(This’un’s long, kids.)
The stupidest thing I ever got from a teacher was in 5th grade.
I was one of the top students in the class, and in fact I was one of those bland “teacher’s pet” types. My 5th grade teacher was one of those idiots who felt that discipline was much, much more important than any actual learning, because the most important thing of all was for her not to have to exert herself. I say this now, but I hardly realized it at the time.
So: one day, she announces that she’s going to be gone for a day (I can’t recall why), and that we will have a substitute. She then shows us a sheet of paper and explains that she’s going to ask the sub to record the names of anyone who “makes trouble”, and that they’ll be punished when she comes back, by having to copy out a sentence 500 times.
Now, when the sub comes in, the first thing he says is that we are not to talk. At all. All day. He then hands out a bunch of worksheets and tells us to get to doing them. (Classroom discussion? What’s that?) We break fo lunch, and he specifically tells people that there will be no talking there, either (idiot :mad: ). Nonetheless, while we’re sitting down for lunch, a friend of mine says “Hi” to me, and I respond to him withanother “Hi”, which, anywhere but in my fifth grade class, is the polite, decent, correct thing to do. The sub hears it; my name goes on the list, although he never informs anyone that he’s putting them on there, let alone why.
Now, as soon as our regular teacher gets back, she makes a big point of announcing everyone who went on the list. I’s more than half the class, which is a sure sign that discipline was not the problem. I’m on the list; I’m expected to accept wrist-cramping punishment for the crime of responding politely to a friend’s greeting.
For the first time in my life, my moral sense starts grinding away, calculating what’s going on here. I was pretty much a drone back then, so I almost couldn’t fathom any course except blind obedience.
“But wait,” said my brain. “If punishments are intended for people who act badly, and you haven’t acted at all badly, then the punishment is wrong.” I was 10, and I honestly hadn’t considered that before. I ended up simply not doing anything. I never wrote it out, never submitted it, and never brought attention to the fact that I hadn’t completed my assigned punishment.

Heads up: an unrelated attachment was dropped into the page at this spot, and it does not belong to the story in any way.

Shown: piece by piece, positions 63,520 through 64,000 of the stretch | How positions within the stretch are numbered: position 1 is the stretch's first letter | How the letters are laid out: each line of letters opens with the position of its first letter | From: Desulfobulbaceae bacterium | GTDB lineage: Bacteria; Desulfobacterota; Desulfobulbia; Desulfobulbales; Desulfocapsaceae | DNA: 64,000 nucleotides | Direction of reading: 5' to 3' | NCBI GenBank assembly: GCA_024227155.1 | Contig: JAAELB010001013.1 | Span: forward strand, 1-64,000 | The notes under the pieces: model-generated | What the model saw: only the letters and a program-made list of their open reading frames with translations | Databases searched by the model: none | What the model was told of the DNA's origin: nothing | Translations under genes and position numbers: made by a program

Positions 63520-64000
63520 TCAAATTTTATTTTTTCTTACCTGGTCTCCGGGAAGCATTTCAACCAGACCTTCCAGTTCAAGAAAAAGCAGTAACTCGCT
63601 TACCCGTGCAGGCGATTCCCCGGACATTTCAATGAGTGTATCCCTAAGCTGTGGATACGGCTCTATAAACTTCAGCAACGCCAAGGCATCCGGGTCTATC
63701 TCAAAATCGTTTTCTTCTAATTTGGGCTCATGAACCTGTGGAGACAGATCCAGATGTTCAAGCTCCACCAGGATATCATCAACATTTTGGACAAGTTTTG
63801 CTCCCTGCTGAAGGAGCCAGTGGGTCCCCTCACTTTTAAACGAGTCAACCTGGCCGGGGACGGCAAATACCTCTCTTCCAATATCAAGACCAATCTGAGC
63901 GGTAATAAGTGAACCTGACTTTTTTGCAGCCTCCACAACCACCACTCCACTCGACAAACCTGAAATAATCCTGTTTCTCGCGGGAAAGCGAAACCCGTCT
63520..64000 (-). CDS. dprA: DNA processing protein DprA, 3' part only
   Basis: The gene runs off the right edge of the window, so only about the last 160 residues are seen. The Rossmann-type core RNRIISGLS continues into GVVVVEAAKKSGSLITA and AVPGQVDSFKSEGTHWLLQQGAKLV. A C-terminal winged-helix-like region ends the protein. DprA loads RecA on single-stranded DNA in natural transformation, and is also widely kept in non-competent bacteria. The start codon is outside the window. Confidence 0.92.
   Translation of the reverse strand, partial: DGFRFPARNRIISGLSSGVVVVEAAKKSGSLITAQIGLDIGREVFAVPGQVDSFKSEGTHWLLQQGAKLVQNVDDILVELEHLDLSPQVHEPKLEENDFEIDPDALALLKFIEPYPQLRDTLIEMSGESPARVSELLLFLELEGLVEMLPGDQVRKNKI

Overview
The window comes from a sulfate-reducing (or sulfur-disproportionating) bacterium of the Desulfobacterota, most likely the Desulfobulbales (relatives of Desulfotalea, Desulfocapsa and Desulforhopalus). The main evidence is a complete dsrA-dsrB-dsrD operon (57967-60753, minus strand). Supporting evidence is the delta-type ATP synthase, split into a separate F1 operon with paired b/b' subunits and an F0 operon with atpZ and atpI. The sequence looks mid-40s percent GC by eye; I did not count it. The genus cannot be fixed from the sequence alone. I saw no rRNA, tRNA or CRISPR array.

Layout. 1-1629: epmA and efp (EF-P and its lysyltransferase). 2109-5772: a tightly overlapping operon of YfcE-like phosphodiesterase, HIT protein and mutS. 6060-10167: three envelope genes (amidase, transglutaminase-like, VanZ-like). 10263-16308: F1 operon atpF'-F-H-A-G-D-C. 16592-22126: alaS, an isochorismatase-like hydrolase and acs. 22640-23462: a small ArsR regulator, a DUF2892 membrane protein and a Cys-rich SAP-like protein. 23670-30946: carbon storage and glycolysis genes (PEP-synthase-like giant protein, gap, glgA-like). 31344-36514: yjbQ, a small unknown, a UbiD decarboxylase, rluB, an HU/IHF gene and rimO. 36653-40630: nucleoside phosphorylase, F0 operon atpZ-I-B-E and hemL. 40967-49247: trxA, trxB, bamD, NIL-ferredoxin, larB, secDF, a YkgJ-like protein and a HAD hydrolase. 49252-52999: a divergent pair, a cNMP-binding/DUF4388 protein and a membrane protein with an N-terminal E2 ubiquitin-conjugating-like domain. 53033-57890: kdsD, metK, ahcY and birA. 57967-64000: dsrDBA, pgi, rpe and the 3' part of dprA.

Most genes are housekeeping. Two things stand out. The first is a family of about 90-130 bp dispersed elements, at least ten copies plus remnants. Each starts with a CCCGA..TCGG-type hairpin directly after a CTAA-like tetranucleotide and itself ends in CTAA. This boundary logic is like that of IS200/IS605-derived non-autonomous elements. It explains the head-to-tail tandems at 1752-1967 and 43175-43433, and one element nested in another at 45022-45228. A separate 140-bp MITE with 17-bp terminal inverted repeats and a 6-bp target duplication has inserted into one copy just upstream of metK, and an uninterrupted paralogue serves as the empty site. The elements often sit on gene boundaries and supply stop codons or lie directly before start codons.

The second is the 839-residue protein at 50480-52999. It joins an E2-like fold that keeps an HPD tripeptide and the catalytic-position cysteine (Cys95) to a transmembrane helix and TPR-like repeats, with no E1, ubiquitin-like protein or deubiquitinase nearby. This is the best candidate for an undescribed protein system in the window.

Fast forward four months, and it’s almost the end of the school year. Next year, I’m not just out of this stupid teacher’s class, I’m out of that school entirely. Except…
My teacher calls to talk to her after class. She tells me that she knows I never completed my “writing exercise” from four months ago. Despite the fact that I’m passing by a very large margin, she tells me that if I don’t complete the punishment, she’ll fail me for the year, and I’ll have to repeat. When I get pissed, she arranges a meeting between my mother, herself, and the principal, and the principal essentially backs her up! Mom comes home and tells me that I had better go ahead and do it.
When I do, my stupid, stupid fifth grade teacher tells me she’s rejecting about half of my copied sentences for "bad penmanship. I have to copy them over.
believe it or not, I’m somewhat grateful to my fifth grade teacher. She taught me, through direct experience and philosophical deduction (and at 10 years old!) that arbitrary authority is a horrible thing. I’ve kept that lesson ever since.
Plus, I have deliberately horrible penmanship